"What's really important to me is that this does not become a men-bashing festival," says Jones of the month-long program of women-penned plays, which runs at Manhattan Theater Source through September. "There are roles for men, and we're not doing a whole series of plays about how men are horrible creatures and they suck."
Estrogenius co-producer Tiffany Card agrees, adding that even the plays we won't see didn't exhibit any particular anti-dude bias. "Out of 200 plays submitted," she says, "I don't think we read many that were male-bashing at all." Adds Jones, "We didn't thematically limit [the festival] to women's issues, either. One of our plays is about three Nascar drivers. It doesn't have a single woman in it."
Along with the race car play (Turn Four, penned by Brooklynite Crystal Skillman), the second annual Estrogenius Festival contains 17 other original works, including Liz Duffy Adams' end-of-the-world sci-fi piece The Last Woman on Earth; Barbie und Ken, in which author Sandra Dempsey wonders how America's favorite plastic couple would fare with a baby to look after; and the festival's only full-length work, Sharon Fogarty's musical adaptation of The Bride of Frankenstein. There is even one play, She Finds Her, by "honorary chick" David DeWitt. In other words, don't go to Estrogenius expecting a program of treacly, Lifetime Network-ready paeans to sisterhood, nor a month of high-pitched screeds against The Man.
This fact comes as a relief to the indisputably male journalist who has just sat down with several of the prime movers behind Estrogenius. Gathered around a table in the homey confines of Manhattan Theater Source--the beautiful two-story storefront space just off Washington Square Park where the festival will hold court--we discuss the origins of Estrogenius and what a women's theater festival can accomplish.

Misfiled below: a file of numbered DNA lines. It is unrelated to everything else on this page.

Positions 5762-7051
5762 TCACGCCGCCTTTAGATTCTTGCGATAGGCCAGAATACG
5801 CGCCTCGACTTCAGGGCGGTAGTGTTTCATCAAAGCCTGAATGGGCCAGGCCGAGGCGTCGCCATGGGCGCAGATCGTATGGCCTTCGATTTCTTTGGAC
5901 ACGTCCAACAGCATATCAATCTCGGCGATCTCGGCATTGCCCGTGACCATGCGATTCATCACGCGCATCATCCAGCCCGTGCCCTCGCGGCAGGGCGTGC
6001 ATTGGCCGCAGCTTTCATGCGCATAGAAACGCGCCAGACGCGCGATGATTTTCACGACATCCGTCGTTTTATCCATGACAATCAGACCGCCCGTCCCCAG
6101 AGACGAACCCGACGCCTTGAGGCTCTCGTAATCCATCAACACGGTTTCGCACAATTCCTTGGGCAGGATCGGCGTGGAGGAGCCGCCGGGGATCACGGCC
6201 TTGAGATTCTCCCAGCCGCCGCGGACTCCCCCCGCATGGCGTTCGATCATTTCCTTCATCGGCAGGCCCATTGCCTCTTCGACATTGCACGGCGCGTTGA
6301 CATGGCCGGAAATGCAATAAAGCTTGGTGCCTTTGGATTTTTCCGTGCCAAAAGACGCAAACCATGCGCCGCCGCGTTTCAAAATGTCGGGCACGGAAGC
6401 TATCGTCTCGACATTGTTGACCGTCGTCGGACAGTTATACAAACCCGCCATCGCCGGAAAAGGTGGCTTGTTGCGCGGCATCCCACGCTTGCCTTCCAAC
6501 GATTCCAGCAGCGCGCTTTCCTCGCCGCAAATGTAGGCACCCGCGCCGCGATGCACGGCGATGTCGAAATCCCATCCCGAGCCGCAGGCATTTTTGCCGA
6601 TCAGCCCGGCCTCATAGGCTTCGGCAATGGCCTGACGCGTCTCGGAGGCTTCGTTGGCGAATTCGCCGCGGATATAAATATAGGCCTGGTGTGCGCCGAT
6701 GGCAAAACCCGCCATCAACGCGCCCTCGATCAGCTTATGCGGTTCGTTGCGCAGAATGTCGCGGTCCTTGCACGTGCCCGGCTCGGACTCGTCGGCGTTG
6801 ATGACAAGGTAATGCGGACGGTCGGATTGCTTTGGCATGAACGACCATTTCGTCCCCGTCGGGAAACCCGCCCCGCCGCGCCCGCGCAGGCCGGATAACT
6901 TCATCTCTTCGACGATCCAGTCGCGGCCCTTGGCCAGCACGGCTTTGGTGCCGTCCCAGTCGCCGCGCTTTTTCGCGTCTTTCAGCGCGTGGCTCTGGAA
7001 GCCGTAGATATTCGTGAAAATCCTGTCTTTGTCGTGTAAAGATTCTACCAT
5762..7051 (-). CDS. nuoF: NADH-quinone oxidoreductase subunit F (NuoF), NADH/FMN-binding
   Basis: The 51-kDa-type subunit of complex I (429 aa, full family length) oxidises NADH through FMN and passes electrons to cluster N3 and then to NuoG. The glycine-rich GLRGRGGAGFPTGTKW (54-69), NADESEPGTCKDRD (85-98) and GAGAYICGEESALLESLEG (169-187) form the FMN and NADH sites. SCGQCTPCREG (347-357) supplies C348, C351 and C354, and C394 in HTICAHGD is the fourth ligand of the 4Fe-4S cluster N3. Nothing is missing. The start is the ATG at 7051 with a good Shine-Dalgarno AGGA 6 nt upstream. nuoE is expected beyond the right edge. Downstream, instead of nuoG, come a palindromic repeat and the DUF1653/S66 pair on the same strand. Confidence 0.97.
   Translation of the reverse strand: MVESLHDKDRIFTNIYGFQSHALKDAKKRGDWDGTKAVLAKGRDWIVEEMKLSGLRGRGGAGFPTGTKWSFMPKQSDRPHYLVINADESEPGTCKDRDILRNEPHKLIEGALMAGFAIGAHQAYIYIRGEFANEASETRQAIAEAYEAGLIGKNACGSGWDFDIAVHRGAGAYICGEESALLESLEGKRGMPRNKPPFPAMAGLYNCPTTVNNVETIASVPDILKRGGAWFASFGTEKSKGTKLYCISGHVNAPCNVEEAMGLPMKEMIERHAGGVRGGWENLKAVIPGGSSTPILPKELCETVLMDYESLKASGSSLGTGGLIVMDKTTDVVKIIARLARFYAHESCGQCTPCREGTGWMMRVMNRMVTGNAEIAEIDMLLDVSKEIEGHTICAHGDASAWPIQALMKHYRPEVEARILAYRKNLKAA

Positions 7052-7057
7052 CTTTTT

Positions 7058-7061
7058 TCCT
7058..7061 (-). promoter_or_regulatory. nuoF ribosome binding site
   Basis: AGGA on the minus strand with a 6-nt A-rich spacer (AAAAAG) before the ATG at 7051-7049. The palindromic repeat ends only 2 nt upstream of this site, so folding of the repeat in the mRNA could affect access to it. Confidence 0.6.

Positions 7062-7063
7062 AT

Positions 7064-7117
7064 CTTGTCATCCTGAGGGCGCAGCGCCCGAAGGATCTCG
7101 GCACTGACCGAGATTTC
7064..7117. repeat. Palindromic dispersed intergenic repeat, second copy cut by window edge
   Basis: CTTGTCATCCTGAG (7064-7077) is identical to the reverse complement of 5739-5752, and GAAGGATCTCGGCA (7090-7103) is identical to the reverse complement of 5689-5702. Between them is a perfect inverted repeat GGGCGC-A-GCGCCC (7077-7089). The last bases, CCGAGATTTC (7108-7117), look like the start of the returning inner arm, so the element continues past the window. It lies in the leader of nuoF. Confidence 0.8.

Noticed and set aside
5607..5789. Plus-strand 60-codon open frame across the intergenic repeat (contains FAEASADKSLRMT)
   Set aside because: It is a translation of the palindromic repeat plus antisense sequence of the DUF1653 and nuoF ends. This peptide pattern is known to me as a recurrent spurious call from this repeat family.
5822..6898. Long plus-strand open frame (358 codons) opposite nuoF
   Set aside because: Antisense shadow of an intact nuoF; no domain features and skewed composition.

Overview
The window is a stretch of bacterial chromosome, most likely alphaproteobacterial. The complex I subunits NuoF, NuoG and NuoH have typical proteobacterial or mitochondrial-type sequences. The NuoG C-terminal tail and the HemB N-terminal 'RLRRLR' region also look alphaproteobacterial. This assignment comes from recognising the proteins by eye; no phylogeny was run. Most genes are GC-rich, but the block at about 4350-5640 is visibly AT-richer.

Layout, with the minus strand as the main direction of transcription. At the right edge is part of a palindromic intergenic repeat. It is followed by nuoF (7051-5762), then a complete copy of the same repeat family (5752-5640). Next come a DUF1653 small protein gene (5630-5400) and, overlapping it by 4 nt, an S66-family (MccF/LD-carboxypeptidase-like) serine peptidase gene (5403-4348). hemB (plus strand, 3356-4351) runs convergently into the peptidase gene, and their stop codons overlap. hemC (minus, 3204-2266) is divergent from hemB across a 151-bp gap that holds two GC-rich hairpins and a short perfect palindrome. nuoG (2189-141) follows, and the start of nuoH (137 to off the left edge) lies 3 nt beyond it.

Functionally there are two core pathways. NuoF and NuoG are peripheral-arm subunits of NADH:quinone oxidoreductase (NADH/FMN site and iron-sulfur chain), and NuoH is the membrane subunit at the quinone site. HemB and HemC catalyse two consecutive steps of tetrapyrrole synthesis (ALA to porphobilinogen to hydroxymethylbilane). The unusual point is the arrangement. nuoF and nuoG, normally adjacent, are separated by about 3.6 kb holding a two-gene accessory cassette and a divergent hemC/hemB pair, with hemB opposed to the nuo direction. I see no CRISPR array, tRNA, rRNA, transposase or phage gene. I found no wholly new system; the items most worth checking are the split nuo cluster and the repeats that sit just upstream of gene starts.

"The festival was an extension of Theater Source's mission, which was to create opportunities for development, for the creation of plays," says Jones, who is a founding member of the not-for-profit collective. "We built this place so that people could have a chance on the stage to create things, and I was really just noticing that I knew so many talented women who weren't working where and when they should be." Estrogenius offers opportunities galore, and not just for the theatrical types who write, direct, produce, and perform in the plays; the festival also includes an art gallery, comedy showcases, musical acts, and a panel discussion.
Organizing and implementing last year's debut effort and this year's expanded version required more than Jones' brainstorm; Estrogenius is the result of a lot of input from many dedicated volunteers. "One of the important things about the festival is that it was a very organic formation," says Card. "Fiona sent out an e-mail to several women saying, 'So, I have this idea, but I'm not really sure what exactly it's going to entail.' We all met together and started coming up with different ideas, and it created this energy." Set designer and actress Bekka Lindstrom says that what impressed her most about last year's festival was the quality of the plays. "The writing was just astounding, one after another," she enthuses. "And it wasn't because, 'Oh, that was written by a woman.' It was like, 'Oh god, that was good!'"